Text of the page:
Guns

I grew up with guns in the home. All during elementary school me, and my older brother, knew where our parent kept their two rifles. As that was many years ago my memory about them is limited to one being a single-shot, perhaps bolt action. The other was a semi-automatic with a small magazine. A guess on how many bullets it held would be just that: a guess.

We kids knew where those guns were. Our parents told us, just as they told us we were never to play with them. If we wanted to learn to fire them we needed to ask. I remember several times shooting off the back porch and learning that a single hollow point can demolish a coke can far more than a normal bullet.

We lived in a rural area and my father was an occasional hunter, or so I’ve been told. I think two children and work took up whatever time he might have had for hunting because I don’t recall him ever going hunting. Maybe he just liked fishing more as we often did that as a family.

Still we lived practically in the woods and even though I don’t recall ever seeing any bobcats or coyotes or other large animals there was that threat and the guns were kept just in case. I do recall my mother shooting the occasional snake that was deemed to be poisonous. Knowing how to tell the difference was stressed growing up as was recognizing the common types of poisonous snakes, just in case.

When we moved to a much more suburban areas the guns disappeared. I wasn’t part of the discussion but from the 5th grade on guns weren’t part of our household life. To us country kids guns went the way of tree houses, nearby cow pastures and acres of wooded trails. They just weren’t around.

I’m saying all of this because I want you to know I bear guns no ill will. That said, I am a strong believer in greater gun control.

Obviously this post is motivated by the tragedy in Orlando. I don’t yet have the words for that amount of hate. It’s too raw. If I were to write about it all I could mange is a curt “Fuck you” to anyone using it to condemn either Muslims or the LGBT community.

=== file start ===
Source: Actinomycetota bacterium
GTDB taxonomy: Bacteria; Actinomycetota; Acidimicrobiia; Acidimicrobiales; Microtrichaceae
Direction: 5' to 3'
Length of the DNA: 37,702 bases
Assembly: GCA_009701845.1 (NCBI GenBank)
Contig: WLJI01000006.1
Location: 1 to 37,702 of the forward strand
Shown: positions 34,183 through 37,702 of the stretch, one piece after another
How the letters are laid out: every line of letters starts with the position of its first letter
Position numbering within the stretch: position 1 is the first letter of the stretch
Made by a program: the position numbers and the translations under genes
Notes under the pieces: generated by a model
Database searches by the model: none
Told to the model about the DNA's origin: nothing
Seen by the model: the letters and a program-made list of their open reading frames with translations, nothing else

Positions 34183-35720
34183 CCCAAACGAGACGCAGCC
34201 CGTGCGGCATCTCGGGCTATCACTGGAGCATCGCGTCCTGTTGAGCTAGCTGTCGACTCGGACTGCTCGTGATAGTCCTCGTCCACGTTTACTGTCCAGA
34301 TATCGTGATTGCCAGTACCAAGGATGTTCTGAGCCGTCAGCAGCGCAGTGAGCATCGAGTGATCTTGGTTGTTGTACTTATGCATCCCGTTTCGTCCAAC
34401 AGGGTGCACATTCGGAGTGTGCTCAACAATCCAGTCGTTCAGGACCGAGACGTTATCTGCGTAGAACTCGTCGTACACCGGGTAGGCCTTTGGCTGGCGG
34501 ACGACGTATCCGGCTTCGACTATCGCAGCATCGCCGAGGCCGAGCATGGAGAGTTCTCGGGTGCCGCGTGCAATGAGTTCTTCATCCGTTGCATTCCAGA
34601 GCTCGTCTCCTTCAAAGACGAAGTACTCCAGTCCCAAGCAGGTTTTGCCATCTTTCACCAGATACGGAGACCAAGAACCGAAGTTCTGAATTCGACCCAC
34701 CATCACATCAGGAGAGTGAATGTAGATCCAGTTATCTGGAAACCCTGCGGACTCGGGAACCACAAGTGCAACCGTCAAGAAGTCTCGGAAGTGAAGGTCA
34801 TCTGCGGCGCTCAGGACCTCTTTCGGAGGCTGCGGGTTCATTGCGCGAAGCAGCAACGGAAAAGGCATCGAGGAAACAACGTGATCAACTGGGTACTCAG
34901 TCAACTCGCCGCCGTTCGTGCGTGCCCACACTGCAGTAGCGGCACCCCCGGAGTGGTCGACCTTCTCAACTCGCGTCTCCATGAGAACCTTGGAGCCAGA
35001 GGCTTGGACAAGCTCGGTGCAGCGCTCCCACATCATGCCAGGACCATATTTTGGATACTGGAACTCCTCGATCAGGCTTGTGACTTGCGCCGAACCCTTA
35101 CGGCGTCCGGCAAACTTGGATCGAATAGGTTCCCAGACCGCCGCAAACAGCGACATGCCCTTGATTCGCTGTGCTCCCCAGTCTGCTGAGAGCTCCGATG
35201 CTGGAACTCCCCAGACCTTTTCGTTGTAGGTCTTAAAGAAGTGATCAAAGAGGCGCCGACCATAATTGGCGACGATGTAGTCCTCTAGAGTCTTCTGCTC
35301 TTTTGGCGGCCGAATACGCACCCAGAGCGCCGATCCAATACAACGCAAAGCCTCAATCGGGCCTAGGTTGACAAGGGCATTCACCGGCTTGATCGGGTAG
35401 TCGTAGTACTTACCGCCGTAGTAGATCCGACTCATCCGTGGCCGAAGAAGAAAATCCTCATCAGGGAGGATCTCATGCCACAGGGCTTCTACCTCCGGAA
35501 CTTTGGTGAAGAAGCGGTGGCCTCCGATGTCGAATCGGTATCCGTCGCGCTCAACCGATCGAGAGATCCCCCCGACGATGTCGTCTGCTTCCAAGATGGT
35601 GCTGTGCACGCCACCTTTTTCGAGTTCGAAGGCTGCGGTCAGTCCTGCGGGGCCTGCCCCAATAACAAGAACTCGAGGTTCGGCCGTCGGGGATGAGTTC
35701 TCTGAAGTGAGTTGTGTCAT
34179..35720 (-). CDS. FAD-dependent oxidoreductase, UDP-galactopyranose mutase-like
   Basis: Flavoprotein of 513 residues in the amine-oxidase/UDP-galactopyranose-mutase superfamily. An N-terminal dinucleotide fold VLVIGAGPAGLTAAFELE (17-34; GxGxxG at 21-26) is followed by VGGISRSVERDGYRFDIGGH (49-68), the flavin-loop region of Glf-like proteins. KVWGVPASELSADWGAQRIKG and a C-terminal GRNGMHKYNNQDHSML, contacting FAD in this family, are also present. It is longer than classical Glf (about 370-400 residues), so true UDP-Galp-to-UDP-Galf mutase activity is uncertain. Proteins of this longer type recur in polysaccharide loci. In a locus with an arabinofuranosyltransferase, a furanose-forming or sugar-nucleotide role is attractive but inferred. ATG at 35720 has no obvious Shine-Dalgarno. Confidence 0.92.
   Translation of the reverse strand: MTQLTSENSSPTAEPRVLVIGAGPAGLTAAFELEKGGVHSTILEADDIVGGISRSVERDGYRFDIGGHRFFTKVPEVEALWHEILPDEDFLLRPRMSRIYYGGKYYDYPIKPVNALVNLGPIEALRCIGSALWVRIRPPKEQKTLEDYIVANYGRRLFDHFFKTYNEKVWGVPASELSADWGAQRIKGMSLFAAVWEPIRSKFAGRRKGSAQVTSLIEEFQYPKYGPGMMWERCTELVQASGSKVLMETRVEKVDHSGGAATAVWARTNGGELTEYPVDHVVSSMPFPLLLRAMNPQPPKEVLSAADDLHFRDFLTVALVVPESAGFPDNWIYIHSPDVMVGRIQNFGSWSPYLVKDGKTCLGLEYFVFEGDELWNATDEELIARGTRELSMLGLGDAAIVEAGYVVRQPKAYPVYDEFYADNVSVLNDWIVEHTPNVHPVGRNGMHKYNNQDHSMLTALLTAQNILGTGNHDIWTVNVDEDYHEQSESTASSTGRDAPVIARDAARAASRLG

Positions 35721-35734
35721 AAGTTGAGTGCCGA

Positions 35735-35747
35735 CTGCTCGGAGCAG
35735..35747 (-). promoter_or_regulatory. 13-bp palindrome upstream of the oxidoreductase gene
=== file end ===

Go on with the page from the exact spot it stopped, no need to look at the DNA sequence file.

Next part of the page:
But the guns. I can speak about guns. I’m outside of the USA so I don’t know when this rhetoric started but I am seeing many people refer to those in favor of stronger gun control as being “anti-gun.” And I’m sure there is some over-lap but let’s not practice dishonesty by conflating those two terms.

I’m for gun control. I think guns are tools, much like cars. Cars can be deadly if misused. That is why we, as a society, have taken great pains to license drivers, register all vehicles as well as insisting on insurance and other fees relating to the owning and operating of cars. We also regulate size and specifications of vehicles that can be operated legally. I can’t recall ever hearing serious, mainstream opposition to such common sense controls.

Then why are such controls so controversial for guns? Cars can be deadly. Guns are deadly. A gun’s primary function is to inflict grievous harm. We may disagree about various secondary functions of guns, such as protection and defense, and how effective and necessary they are for such functions, that does not change the fact that a gun is primarily for inflicting injury which can lead to death.

My American driver’s license is about to expire. It looks like the process of legally owning and operating a car is much stricter and with fewer loopholes than if I wanted to legally own and operate a gun.

That does not make sense to me. And it shouldn’t to you either.


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